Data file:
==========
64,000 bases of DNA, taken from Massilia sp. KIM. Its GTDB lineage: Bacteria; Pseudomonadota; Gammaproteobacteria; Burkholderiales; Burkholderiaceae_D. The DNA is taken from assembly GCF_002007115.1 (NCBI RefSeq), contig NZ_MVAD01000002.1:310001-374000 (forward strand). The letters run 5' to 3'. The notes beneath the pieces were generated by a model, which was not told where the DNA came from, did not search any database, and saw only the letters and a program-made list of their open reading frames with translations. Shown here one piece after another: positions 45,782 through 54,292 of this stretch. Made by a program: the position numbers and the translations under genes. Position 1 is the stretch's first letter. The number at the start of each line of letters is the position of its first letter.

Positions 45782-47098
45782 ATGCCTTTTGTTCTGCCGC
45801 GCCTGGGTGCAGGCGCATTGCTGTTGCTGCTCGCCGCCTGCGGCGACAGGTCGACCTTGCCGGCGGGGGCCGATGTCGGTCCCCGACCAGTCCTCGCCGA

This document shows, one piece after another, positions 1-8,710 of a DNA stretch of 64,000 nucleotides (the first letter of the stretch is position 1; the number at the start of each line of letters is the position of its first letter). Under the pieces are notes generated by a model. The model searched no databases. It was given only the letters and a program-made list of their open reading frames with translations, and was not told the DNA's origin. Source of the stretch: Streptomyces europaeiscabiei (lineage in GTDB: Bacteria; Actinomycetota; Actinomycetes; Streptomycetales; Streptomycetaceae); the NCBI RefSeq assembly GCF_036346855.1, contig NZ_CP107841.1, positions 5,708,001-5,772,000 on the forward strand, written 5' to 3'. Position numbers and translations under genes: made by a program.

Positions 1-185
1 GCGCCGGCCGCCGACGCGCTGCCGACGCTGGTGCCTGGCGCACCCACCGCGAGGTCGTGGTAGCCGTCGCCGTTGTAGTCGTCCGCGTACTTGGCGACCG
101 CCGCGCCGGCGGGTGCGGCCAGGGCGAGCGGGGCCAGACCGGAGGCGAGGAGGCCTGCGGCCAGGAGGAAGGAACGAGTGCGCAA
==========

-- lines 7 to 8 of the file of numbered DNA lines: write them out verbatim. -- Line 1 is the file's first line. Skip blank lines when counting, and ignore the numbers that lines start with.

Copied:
1 GCGCCGGCCGCCGACGCGCTGCCGACGCTGGTGCCTGGCGCACCCACCGCGAGGTCGTGGTAGCCGTCGCCGTTGTAGTCGTCCGCGTACTTGGCGACCG
101 CCGCGCCGGCGGGTGCGGCCAGGGCGAGCGGGGCCAGACCGGAGGCGAGGAGGCCTGCGGCCAGGAGGAAGGAACGAGTGCGCAA